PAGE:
Biggest center for mild Covid cases wraps up its work
The Dongho Residential Treatment Center, Korea’s largest Covid-19 quarantine facility for patients with mild cases, is closing, a milestone in the receding of the pandemic.
Samsung Medical Center sent medical staff to the Dongho Residential Treatment Center in Dongdaemun District, eastern Seoul, last Oct. 5 following a request from Seoul City.
A total of 2,902 Covid-19 patients received treatment at the center until the release of its last patient on Monday. Some 410 patients being monitored were transferred to other medical institutions.
Residential treatment centers were introduced in Korea in the early days of the Covid-19 pandemic to treat mild to moderate cases and to prevent infection within medical facilities. When the country’s virus wave started to grow, they served as quarantine sites to prevent the spread of infection in homes.
When the number of Covid infections started soaring last November, the occupation rate of residential treatment centers rose to 70 percent.
The Omicron wave kept the centers full because cases were often mild.
But then Omicron cases exploded, and the government adopted an at-home treatment system in October, making at-home care the default Covid-19 treatment except for high-risk groups with risks of hospitalization.
Residential treatment centers started accepting only elderly people without guardians and people living in residential environments vulnerable to virus infection.
The occupation rate went down to around 10 percent, and the government started closing them.
Samsung Medical Center also decided to end the operation of the Dongho Residential Treatment Center on Tuesday, which was the last private institution of its kind.
Three doctors, 15 nurses, two radiologists, and at least two administrative staff were present every day to monitor patients. During the seven months of its operation, a total of 261 medical staff were deployed.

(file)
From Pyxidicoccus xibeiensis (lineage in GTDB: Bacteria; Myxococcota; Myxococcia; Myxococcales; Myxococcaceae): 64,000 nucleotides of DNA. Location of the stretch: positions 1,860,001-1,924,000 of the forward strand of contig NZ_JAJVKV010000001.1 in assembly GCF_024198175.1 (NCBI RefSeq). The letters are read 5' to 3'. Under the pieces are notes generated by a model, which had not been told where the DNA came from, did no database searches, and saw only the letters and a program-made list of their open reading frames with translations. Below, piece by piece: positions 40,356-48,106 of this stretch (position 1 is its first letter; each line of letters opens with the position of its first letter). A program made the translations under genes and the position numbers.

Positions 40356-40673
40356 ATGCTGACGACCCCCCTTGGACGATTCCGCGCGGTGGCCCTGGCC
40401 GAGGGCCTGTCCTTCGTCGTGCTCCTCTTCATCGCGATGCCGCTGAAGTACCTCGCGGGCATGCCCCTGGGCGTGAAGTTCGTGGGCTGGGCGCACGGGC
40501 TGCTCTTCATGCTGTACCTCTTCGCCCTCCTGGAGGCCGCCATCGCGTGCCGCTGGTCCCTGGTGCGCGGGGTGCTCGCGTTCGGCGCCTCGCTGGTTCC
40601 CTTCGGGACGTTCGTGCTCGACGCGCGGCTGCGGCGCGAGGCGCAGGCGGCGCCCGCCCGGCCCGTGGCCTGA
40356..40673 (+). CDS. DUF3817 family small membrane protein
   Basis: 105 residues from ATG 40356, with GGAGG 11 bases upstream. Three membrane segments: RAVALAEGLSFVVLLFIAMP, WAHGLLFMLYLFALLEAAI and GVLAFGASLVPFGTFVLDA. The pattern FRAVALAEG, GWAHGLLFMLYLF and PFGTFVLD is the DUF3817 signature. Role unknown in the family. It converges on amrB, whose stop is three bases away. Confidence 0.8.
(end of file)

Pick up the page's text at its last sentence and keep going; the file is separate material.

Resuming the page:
Kim Hyung-jin, head of the Dongho Residential Treatment Center and professor of rheumatology, said November to December last year was the most difficult period for the center.
“It was the biggest crisis, worrying all day and night whether something might go wrong with patients,” Kim told the JoongAng Ilbo.
"As we are a designated residential treatment center, medical staff have been stationed to monitor patients and to serve as an intermediate buffer to quickly detect patients with worsened conditions and send them to hospitals for treatment," said Kim.
In November and December, Covid-19 cases exploded and all hospitals were full. To make matters worse, a urea water shortage disrupted the supply of medical oxygen. Dongho Residential Treatment Center successfully passed its most dangerous period and had no fatalities, Kim said.
Amid a clear downturn in the Omicron wave, Korea reported 51,141 new Covid-19 infections on Tuesday, less than half the 118,456 cases reported two weeks ago.
The number of virus-related deaths dropped to 49, according to the Korea Disease Control and Prevention Agency (KDCA) data.
Yet a new sublineage of Stealth Omicron called BA.2.12.1, which is spreading in the United States, was confirmed for the first time in Korea on Tuesday.
It is known to spread 23 to 27 percent faster than the Stealth Omicron variant, the fastest variant detected so far.
Korea’s first BA.2.12.1 patient was a woman in her 50s who entered from the United States on April 16, and tested positive the next day.
The country also added new cases of the recombinant Omicron variants XE and XM.
BY EO HWAN-HEE, SEO JI-EUN [firstname.lastname@example.org]